Into nothingness — ‘Learning a second language can give you a second identity’
A second identity: “Das Verhör des Lukullus” in 1982 at West Virginia University. (Michael Brumage | Courtesy photo)
“Was bei Jupiter soll das bedeuten!?”
Translated, “What in Jupiter’s name is the meaning of this?”
It was my first line on stage. I was playing the great Roman Field Marshal Lukullus, and I had just entered the afterlife to await my Final Judgment. The play was “The Trial of Lukullus” by the German playwright and poet, Bertolt Brecht — a performance that changed my life. This was the spring of 1982, and I was a senior at West Virginia University, graduating with a degree in chemistry. I elected to take a German play class before entering medical school in the fall. We would be performing the entire play “auf Deutsch” (in German) to a live audience.
The foreign language theater class was led by Jürgen Schlunk, an associate professor of German in the WVU Department of Foreign Languages. I remember him as a thin, short, wiry man with a big smile and heart, with an infectious enthusiasm and frenetic energy. He single handedly breathed life into this production and at the same time, inspired us to accomplish what we thought was out of our grasp.
I had grown up a shy, nondescript teenager from Fairmont, and as an equally nondescript scholar, I quietly made my way through undergraduate studies. I had done well enough to get into medical school but was still terribly introverted, although I tried my best to hide it.
Dr. Schlunk, an accomplished actor who played in films in Germany, sensed my timidity and worked with me to mold me into the lead character. I became the mouse that roared on stage. For me, this class wasn’t just about expanding my German. Dr. Schlunk had taught me, through another language, to see bigger pictures — expansive landscapes. This was about walking boldly onto the stage of life and harnessing stage fright into a power and a presence.
It challenged me and it changed me. That confidence propelled me through a career in medicine and in the military that took me around the world. It inspired me to take leadership positions, retiring in 2015 as an Army Colonel.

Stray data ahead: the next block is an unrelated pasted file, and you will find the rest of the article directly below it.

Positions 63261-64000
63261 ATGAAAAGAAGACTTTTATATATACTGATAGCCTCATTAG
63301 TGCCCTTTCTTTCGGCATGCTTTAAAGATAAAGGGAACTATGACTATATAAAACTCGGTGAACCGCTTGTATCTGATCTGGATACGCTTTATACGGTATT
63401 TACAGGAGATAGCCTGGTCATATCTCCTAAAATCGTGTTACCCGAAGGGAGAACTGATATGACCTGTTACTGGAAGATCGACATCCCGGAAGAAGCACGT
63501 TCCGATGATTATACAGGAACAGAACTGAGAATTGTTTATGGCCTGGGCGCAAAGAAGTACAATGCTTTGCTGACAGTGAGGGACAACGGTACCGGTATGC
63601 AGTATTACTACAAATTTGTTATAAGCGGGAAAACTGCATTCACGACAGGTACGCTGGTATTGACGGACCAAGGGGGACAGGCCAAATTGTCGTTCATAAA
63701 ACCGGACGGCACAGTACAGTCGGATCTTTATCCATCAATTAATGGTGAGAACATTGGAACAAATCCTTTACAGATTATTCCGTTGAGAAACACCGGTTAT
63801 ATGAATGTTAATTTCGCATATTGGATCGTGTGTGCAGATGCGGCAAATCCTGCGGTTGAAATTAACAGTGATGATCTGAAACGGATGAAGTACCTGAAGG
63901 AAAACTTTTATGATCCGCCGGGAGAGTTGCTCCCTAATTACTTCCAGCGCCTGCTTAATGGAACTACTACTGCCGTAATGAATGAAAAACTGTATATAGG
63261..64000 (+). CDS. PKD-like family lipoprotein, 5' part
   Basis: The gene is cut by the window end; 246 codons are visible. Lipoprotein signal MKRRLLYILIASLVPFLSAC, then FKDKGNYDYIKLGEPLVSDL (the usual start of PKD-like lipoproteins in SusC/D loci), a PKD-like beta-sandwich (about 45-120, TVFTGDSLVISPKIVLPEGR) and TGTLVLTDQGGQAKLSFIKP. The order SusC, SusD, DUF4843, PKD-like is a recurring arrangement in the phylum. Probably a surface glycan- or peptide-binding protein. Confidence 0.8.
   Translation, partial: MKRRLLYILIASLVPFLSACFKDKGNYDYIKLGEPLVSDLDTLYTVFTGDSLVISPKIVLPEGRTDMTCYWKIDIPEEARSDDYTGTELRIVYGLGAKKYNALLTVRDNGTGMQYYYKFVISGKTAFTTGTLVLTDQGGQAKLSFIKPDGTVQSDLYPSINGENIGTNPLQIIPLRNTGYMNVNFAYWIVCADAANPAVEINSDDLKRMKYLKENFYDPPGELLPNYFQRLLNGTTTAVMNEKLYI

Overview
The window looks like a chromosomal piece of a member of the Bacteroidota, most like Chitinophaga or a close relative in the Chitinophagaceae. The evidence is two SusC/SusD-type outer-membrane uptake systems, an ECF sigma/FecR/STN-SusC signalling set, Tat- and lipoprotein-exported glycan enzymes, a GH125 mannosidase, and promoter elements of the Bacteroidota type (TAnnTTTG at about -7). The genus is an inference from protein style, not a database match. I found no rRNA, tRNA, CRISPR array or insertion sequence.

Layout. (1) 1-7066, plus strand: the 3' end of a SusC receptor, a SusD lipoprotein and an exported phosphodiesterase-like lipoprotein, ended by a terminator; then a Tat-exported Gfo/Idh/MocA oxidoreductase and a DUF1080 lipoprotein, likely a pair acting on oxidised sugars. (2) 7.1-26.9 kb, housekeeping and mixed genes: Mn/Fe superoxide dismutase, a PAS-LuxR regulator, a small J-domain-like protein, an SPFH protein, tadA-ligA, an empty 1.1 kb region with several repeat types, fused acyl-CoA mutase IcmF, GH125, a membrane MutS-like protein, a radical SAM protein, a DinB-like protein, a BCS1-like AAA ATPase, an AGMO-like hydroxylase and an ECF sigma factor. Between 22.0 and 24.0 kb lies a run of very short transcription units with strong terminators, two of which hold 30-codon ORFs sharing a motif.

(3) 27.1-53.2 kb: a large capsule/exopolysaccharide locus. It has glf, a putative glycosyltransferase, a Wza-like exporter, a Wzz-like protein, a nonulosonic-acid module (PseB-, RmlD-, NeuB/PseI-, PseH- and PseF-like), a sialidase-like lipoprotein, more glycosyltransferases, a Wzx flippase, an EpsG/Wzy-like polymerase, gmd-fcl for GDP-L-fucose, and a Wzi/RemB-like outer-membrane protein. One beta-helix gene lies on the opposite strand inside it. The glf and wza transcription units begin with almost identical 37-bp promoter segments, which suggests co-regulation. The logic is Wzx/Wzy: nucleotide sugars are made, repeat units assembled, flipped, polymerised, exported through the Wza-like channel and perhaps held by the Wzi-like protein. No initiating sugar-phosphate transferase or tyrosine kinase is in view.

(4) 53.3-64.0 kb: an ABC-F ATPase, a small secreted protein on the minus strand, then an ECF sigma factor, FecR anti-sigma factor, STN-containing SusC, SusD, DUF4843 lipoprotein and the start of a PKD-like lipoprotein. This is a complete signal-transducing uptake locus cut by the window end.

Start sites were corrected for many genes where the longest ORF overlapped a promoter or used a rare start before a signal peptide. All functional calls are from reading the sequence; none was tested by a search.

We were an eclectic class of students from every discipline, including the school’s star quarterback, Oliver Luck. Like me, his interest in German culture came from his family; we soon learned that our grandfathers had been fraternity brothers in Germany. For over 40 years, Oliver and I have stayed friends. When he came back to West Virginia University as the Athletic Director in 2010 after an illustrious career, he mentioned Schlunk as a major influence in his college life. In an article in Grantland in 2013, Oliver said of Dr. Schlunk, “I remember him saying, ‘Learning a second language can give you a second identity.’” We both grieved when we learned that Dr. Schlunk died from a tragic accident in 2002 at his Maple Avenue home in Morgantown.
Today, I wonder what Dr. Schlunk’s would think about WVU dumping its World Languages and Linguistics Department.
I wonder if his immense gift to bring the best out of people would be enough to convince those making this terrible decision.
To me, it feels like a death in the family, an existential loss. I think of the incredible gift this class gave me — a gift I had no idea I needed. And I think of the countless students who will now lose this opportunity to be given the gift of a second language, or as Dr. Schlunk called it, a second identity.
I’m furious that decision-makers are willing to make penny-wise and pound-foolish decisions that will relegate the state’s flagship university — my alma mater — to provincial status.
I think of my character, Lukullus, who is judged for his misdeeds on Earth and is cast into nothingness for eternity.
Similarly, WVU has decided to cast current and future students into the void, shrinking their horizons, consciously depriving them of part of the rich texture of a university education. This is a self-defeating and myopic way to slash budget losses that have accumulated from a combination of shrinking attendance, poor planning and abject disregard for the value of higher education by leaders at every level in the state. Brecht’s Lukullus said it best: “What in Jupiter’s name is the meaning of this?”
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